Although SS2 is a great game, no game is perfect and it could have been improved slightly with a few adjustments. It is quite hard on normal mode for the first half of the game, but upgrades then make it a bit too easy. I also found the enemies quite sparse in the later levels. Bearing in mind, however, that much could depend on your play-style and character build. Regardless, the assault rifle and the grenade launcher are a bit over-powered. There are also lazer and exotic weapons, which I didn't bother with on this run and therefore cannot really comment on their effectiveness. Armor comes in two types, Standard and Power, which has the best stats, but drains quite quickly. Recharging power equipment requires finding recharge stations or carrying power cells. I tried this for awhile, but found it more bother than it was worth and ditched it. You will also run into toxic areas, and although many advise that you don't need to carry the hazard suit, I found it pretty useful. However, it is a pain taking up so many inventory slots, which I constantly battled with. Eventually, you can purchase a particular Psi power to replace it if you choose. Changing Psi powers is also a bit of a pain as you can't really do it on the fly like weapons, but fortunately, you usually have time to equip these.
The graphics are actually still quite good looking for a game of this age, however, I personally did not care for the music, which sounded much like a broken record playing the same few bars over and over. I found it so distracting that I turned it off.
The game is very re-playable with two other character specializations, so you could try the powers, boosters and weapons that you didn't try the first time around. Oh, and btw, if you've got a thing about spiders, you're probably not going to like parts of this game.
I would place System Shock 2 right up there as one of the best games I've played and would highly recommend it. It's similarly themed to games like Bioshock and Dead Space, which is not surprising considering many of the same devs later worked on these. It's a very atmospheric and often creepy game that you can make all your own by experimenting with different classes, skills and both traditional and untraditional weapons. Finding the right build is what will determine how effective you are in coping with the variety of enemy AIs that are thrown at you.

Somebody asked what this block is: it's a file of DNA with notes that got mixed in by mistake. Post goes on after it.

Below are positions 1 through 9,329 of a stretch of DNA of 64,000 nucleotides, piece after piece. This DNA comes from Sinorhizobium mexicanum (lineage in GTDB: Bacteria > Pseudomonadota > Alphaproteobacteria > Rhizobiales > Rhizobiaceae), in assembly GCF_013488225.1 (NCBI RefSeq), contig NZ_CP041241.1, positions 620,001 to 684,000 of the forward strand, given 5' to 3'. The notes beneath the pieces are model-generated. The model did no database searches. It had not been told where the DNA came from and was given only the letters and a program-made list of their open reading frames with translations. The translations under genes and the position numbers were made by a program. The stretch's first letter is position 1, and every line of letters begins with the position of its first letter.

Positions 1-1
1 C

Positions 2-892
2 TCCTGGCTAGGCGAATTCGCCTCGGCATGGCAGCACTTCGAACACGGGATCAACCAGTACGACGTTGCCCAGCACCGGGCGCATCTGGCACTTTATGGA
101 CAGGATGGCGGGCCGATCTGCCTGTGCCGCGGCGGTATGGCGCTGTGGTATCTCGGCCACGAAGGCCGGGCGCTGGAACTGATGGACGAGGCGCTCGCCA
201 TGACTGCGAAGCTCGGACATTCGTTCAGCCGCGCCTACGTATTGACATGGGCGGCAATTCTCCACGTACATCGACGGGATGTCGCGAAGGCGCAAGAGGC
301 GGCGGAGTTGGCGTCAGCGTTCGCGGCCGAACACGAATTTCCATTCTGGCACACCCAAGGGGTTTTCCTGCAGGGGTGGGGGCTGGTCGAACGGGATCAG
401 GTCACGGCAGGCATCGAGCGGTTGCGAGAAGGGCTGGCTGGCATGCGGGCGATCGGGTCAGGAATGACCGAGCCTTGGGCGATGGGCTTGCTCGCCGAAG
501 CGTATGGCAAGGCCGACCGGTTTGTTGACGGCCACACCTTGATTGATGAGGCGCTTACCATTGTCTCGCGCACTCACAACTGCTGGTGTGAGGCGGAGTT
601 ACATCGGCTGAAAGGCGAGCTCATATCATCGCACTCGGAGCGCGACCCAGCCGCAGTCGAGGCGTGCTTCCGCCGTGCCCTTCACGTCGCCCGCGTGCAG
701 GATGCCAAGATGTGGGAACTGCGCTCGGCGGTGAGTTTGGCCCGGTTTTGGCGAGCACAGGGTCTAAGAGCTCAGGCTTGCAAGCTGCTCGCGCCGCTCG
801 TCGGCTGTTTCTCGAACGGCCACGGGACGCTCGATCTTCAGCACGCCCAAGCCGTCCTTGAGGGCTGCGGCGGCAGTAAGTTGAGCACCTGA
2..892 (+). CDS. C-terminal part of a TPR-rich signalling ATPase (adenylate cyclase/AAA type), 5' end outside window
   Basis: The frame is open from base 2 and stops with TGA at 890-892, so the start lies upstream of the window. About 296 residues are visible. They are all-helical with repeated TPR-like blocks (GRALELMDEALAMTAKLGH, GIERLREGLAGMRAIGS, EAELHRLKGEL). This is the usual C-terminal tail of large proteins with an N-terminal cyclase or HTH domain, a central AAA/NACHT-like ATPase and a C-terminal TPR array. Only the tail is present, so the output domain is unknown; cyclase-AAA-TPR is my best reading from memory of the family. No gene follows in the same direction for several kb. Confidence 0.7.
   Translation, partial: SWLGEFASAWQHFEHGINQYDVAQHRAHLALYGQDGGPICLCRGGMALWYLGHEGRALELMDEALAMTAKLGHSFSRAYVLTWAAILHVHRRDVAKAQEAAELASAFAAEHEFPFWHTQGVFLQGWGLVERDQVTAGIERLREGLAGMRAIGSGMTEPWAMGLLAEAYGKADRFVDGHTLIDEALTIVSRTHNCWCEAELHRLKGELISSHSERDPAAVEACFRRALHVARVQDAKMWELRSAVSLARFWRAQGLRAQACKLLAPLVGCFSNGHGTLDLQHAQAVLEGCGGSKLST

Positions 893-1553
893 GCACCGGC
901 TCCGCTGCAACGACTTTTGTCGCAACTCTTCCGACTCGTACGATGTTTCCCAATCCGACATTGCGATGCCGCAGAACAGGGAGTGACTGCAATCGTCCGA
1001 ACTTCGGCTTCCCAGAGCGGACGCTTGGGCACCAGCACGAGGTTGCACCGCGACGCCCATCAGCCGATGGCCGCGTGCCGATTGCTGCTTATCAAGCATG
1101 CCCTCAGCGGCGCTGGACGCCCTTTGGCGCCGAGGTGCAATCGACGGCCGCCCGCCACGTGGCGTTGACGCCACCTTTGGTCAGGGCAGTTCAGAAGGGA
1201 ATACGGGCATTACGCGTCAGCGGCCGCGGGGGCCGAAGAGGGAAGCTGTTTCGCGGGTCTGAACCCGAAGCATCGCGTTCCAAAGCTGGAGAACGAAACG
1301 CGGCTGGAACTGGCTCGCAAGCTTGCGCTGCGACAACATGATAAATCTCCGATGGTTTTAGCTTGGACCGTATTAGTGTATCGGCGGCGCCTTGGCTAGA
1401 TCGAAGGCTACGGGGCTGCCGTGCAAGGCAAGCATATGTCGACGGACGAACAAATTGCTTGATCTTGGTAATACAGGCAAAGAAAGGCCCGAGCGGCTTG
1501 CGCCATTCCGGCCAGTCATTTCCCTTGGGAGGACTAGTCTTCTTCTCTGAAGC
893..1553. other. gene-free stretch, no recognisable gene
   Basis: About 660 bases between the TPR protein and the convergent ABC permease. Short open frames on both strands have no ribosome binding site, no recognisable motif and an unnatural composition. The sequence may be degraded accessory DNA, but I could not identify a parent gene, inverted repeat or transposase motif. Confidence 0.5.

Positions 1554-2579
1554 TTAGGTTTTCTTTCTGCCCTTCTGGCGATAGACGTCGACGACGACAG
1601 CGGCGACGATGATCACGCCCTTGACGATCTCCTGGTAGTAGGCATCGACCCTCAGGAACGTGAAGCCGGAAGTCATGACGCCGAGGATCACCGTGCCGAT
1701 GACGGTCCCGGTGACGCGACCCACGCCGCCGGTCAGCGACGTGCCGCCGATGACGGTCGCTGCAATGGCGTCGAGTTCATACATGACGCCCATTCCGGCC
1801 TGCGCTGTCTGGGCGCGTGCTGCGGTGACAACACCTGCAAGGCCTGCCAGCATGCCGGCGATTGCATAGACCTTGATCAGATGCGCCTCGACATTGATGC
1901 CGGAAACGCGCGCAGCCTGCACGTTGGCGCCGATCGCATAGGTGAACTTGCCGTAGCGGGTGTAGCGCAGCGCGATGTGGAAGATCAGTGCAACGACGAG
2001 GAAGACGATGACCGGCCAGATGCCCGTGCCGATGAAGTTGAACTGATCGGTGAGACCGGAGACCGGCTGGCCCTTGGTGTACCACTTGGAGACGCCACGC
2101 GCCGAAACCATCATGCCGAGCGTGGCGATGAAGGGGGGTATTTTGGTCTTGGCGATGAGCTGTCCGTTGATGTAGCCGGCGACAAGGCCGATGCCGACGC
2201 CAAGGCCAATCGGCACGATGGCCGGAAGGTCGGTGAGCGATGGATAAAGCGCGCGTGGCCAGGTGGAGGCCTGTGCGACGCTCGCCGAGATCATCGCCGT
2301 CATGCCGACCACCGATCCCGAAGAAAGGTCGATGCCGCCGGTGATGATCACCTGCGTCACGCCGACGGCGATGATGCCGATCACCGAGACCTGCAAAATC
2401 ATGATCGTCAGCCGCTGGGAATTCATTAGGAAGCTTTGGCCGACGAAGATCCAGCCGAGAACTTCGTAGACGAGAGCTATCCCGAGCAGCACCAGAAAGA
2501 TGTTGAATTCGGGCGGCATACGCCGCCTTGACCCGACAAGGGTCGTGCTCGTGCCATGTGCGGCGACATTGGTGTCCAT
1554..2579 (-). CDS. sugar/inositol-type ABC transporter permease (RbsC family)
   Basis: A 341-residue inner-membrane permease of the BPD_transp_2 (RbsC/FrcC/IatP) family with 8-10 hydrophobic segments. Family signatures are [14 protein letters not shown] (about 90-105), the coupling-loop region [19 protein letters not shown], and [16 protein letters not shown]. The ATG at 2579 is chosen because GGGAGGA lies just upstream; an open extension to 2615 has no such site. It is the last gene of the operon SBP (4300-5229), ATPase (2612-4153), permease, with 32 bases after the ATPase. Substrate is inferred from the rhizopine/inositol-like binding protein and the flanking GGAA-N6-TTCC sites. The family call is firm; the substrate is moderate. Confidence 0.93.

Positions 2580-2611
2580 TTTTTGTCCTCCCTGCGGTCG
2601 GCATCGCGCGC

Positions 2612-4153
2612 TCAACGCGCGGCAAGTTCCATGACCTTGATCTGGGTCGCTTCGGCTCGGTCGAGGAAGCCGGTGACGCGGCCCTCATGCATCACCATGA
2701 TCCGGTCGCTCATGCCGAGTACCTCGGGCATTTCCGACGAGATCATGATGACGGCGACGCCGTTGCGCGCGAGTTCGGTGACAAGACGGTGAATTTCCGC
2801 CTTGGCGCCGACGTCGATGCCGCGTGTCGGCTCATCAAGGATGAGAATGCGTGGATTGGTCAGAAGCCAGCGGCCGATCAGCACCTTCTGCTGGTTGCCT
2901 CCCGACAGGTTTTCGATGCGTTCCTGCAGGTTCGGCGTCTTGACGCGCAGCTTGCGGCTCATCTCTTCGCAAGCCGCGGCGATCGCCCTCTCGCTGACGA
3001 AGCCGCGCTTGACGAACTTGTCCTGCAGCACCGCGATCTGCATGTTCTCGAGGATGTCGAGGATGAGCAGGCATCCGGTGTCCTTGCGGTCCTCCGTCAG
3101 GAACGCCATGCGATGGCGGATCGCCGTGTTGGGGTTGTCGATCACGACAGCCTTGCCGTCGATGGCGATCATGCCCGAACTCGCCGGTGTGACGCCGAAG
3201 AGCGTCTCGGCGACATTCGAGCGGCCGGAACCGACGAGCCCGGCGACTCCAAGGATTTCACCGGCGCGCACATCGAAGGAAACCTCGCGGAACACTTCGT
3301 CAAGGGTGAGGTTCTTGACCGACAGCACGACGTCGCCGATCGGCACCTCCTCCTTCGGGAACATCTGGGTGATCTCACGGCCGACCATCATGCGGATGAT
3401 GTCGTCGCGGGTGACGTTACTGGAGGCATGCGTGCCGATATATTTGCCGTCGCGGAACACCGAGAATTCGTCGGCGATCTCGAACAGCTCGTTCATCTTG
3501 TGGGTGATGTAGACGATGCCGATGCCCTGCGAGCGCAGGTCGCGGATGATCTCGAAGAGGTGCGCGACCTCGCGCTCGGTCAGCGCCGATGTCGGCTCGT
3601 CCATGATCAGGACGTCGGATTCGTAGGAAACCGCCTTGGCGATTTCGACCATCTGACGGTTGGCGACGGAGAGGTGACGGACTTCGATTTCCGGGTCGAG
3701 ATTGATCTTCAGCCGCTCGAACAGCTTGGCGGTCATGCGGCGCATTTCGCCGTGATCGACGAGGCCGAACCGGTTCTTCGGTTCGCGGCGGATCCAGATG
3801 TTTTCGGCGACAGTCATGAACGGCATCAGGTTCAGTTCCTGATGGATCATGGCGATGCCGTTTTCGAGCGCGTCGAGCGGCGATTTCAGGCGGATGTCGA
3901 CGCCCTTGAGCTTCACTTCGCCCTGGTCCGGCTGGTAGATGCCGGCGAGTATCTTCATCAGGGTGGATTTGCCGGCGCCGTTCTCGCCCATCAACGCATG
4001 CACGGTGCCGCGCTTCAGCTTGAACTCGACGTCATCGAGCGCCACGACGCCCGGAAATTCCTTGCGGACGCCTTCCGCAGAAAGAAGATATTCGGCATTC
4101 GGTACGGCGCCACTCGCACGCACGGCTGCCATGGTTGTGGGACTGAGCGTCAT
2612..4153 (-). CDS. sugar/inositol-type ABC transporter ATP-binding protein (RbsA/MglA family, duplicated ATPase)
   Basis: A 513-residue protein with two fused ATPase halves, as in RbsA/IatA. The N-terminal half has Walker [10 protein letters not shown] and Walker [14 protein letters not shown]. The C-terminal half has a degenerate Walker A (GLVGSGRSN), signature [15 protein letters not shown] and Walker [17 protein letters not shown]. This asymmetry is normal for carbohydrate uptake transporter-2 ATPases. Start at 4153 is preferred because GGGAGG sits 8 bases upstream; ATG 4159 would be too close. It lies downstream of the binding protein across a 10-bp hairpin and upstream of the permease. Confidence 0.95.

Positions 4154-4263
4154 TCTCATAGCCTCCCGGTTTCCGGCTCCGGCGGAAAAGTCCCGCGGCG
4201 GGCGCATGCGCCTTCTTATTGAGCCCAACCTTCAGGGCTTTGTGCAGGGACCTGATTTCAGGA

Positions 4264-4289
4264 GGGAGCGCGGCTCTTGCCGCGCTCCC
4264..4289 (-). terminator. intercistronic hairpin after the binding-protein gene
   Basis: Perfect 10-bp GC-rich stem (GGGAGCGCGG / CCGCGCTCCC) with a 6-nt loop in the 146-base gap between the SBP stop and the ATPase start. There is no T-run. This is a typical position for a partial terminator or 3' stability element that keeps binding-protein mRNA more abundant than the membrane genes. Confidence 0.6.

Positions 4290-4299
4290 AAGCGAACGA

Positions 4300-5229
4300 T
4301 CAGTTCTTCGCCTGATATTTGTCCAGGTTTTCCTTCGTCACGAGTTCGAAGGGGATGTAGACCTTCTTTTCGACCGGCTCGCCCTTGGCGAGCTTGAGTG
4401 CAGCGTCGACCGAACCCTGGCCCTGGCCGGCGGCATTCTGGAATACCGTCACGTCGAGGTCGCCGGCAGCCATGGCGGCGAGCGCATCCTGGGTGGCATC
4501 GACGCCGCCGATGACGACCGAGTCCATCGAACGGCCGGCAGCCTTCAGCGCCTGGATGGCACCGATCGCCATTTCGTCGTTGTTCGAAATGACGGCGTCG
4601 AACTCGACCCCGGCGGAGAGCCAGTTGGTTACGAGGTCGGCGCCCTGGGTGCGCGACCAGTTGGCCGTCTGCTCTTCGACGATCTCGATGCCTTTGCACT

I think we all love games that feature an heroic protagonist fighting against the evil baddies and that's a story that never grows old. System Shock 2 does many things right leaving a memorable and lasting impression. It has justifiably earned its high regard amongst gamers. I really wish I had time to replay this, but my library backlog calls.UPDATE Aug 2015: The original System Shock has now been released by Night Dive Studios in an enhanced edition. It's available on Gog and the Humble Bundle Store.
Irrational Games was an independent company formed by three developers from Looking Glass Studios. Ironically, the two companies found themselves working together as co-developers for the making of a new game that was to be similar to the first System Shock. At this point, no publisher had been signed, however their focus on following in the footsteps of a highly acclaimed game enticed Electronic Arts to sign on.
During early development, the game was called Junction Point, but EA, who held the rights to the System Shock franchise convinced them to make the game a System Shock sequel. Story changes were made to suit this new direction. Irrational Games attributes major development impact to the engine designed by Looking Glass for Thief: The Dark Project, although the engine itself was not finished at this time and posed problems of its own.
In Jan of 2006, Irrational Games was purchased by Take-Two Interactive and were instrumental in developing Bioshock, a game often referred to as System Shock 2's spiritual successor. In May of 2000, Looking Glass Studios went out of business due to a financial crisis related to their then publisher Eidos Interactive. Many of the employees were able to find work with other studios including Irrational Games.
Rights to the trademark and the game were caught up in legalities until, in 2012, Stephen Kick of Night Dive Studios secured the rights and formed a deal with Gog.com for an exclusive release that works on modern systems. Later, it was also released on Steam.